Hyundai Kona Electric | First Drive | Review |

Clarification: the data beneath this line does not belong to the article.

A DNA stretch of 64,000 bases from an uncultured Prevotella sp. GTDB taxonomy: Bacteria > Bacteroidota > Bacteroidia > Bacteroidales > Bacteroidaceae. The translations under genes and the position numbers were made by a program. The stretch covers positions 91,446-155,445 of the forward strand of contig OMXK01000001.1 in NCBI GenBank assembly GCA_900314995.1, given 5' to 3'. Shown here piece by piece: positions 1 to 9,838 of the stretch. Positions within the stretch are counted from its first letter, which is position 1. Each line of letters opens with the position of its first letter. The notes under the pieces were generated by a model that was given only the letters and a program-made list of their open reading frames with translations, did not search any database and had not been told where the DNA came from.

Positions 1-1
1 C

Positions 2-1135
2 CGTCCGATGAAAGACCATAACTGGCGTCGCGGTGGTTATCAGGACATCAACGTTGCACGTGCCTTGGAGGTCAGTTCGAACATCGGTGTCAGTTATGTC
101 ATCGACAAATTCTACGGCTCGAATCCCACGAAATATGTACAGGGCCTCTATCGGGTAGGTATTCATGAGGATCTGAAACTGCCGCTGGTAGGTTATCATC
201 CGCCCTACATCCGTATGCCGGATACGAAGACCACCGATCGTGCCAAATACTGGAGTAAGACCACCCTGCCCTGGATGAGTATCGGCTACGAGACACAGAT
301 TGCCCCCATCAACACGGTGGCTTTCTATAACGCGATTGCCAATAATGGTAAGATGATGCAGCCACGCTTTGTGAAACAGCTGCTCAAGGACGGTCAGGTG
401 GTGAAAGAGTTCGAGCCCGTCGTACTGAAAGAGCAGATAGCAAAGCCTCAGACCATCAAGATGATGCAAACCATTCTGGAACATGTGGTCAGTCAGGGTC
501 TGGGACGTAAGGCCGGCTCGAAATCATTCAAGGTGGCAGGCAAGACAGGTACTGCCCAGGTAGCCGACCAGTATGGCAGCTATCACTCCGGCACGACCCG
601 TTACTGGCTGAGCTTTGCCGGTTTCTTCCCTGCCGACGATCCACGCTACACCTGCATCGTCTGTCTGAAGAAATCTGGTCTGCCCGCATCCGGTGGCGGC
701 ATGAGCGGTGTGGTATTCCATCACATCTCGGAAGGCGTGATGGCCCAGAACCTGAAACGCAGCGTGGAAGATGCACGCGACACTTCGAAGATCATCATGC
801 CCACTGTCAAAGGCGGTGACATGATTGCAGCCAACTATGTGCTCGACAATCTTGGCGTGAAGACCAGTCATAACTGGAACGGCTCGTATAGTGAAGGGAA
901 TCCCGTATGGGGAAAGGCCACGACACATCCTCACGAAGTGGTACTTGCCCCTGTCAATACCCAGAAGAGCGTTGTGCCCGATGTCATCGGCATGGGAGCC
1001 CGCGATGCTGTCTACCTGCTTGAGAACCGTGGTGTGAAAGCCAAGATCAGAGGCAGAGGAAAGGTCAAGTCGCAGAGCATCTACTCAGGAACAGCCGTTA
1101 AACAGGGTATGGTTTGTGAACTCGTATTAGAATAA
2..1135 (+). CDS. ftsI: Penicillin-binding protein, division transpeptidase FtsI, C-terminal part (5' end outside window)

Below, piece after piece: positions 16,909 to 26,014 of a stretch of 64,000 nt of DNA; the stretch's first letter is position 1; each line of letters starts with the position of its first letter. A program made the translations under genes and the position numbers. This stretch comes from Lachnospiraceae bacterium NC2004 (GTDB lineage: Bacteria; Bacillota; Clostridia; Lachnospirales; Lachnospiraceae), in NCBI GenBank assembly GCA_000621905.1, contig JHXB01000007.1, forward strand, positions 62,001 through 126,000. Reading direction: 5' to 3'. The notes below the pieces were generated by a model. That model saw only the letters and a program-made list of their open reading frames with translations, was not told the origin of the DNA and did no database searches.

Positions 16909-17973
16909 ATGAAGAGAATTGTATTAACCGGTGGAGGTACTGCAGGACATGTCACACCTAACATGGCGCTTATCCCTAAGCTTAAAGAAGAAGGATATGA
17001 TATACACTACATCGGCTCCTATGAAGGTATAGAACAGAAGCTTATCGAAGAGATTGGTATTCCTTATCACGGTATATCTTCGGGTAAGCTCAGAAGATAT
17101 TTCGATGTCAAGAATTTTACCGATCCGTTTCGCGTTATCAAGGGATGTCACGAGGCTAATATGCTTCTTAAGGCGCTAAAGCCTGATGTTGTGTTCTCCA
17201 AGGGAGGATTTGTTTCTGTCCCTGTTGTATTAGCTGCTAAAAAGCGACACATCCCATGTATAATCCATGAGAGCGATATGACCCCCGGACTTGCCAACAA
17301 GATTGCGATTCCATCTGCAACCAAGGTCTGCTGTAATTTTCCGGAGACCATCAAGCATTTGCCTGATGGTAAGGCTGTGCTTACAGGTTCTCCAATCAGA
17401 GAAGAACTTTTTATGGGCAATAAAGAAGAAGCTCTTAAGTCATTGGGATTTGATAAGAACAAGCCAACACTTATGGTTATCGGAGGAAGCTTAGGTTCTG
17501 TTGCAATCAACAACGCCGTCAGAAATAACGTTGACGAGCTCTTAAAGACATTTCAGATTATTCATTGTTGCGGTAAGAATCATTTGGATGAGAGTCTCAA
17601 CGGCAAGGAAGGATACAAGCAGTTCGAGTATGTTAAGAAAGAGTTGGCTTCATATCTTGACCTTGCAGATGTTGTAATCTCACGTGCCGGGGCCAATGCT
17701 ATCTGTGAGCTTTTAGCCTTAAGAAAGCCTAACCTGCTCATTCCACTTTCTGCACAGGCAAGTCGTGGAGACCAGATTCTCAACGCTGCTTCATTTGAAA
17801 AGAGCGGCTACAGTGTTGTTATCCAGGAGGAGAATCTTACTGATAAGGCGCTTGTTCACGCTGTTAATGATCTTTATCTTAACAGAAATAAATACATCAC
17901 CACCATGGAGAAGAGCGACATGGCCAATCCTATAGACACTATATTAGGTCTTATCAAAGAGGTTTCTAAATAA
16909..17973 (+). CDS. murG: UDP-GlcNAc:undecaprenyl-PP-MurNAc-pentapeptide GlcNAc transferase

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HYUNDAI KONA ELECTRIC - SURGING FORWARD WITH VOLTS & BOLTS Riding on the government’s drive to propel electric mobility in India, Hyundai brought in its first electric vehicle (EV) – the Kona Electric, amidst much fanfare. Standing testament to the company’s vision and efforts to promote EVs across the globe, the Kona Electric has been adapted to make it more suited for Indian conditions. With testing carried out on an India specific driving cycle, the Kona Electric is slated to offer an ARAI certified range of 452 kms, which may prove to be an optimal solution that wards-off range anxiety woes amongst potential buyers. To get a better understanding of the product, Auto Tech Review briefly tested the new EV on the Buddh International Circuit (BIC). Here is our take on the Hyundai Kona Electric that may spearhead the acceptance of EVs in India. PROPULSION AND ENERGY STORAGE Being an EV, the Kona Electric is miles apart for the current petrol and diesel models on offer. The compact electric SUV features a Permanent Magnet Synchronous Motor (PMSM) that helps propel the car. This motor has been fitted and designed to replicate what looks like the engine in a traditional Internal Combustion model. The PMSM transfers power to a single speed reduction gear that drives the front wheels of this compact electric SUV. Capable of producing roughly 395 Nm of torque, the motor also serves up a nifty 134 hp. With peak torque available from the moment you begin rolling, the Kona Electric can easily surprise most drivers who have not experienced electric vehicles. Accelerating from standstill to a 100 km/h in a matter of 9.7 s, the electric system brushes aside any doubts about performance and speed. The PMSM draws its power from a large lithium-ion polymer battery pack. With a new platform on the Kona Electric, Hyundai has been able to execute space-saving integration of the battery pack, while not compromising on space in the new EV. The company has opted to use a lithium-ion polymer instead of the conventional nickel-metal hybrid batteries aiding a lower memory sensitivity and excellent charge & discharge efficiency, along with a highly optimised maximum output. The battery setup on the Hyundai Kona Electric is capable of holding 39.2 kWh of charge, that has aggregated to its extensive range. Along with battery setup is a newly developed Battery Thermal Management system which delivers higher efficiency of the battery and a higher lifetime. The system offers water cooling through the air-conditioning system and is heated by an electric heating element to maintain optimal conditions for the battery pack. While the lithium-ion battery provides ample capacity to hold charge, one will need to charge the vehicle from time to time and this will not be as simple as fuelling up at a gas station. To improve the convenience of charging, Hyundai will be offering a 7.2 kW AC wall box charger that can be installed at a customer’s desired premises free of cost. The charger is stated to take six hours and ten minutes to completely charge the battery pack. Hyundai will also be offering a 2.8 kW in-cable control box (ICCB) on the new Kona Electric. The ICCB can be used in a normal wall socket but takes roughly 19 hours to completely charge the batteries, it can be beneficial in emergency situations, taking up to three hours to charge that batteries to deliver a 50 km range. While these chargers are enough to offer charging convenience at home or in the office, Hyundai has ensured there are DC fast charging outlets in select tier one cities such as Delhi and Mumbai. The company has tied up with IOCL to install four 50 kW CSS Type – 2 fast chargers in four cities. These are capable of juicing up the batteries to 80 % in just 57 minutes. One will however, need to wait at the refuelling station to charge the electric vehicle. DRIVE EXPERIENCE Predominantly, the Kona Electric has an architecture that is different to traditional IC powered models. Owing to many different components, engineers have been able to successfully design a more flexible layout on the Kona Electric that can be adapted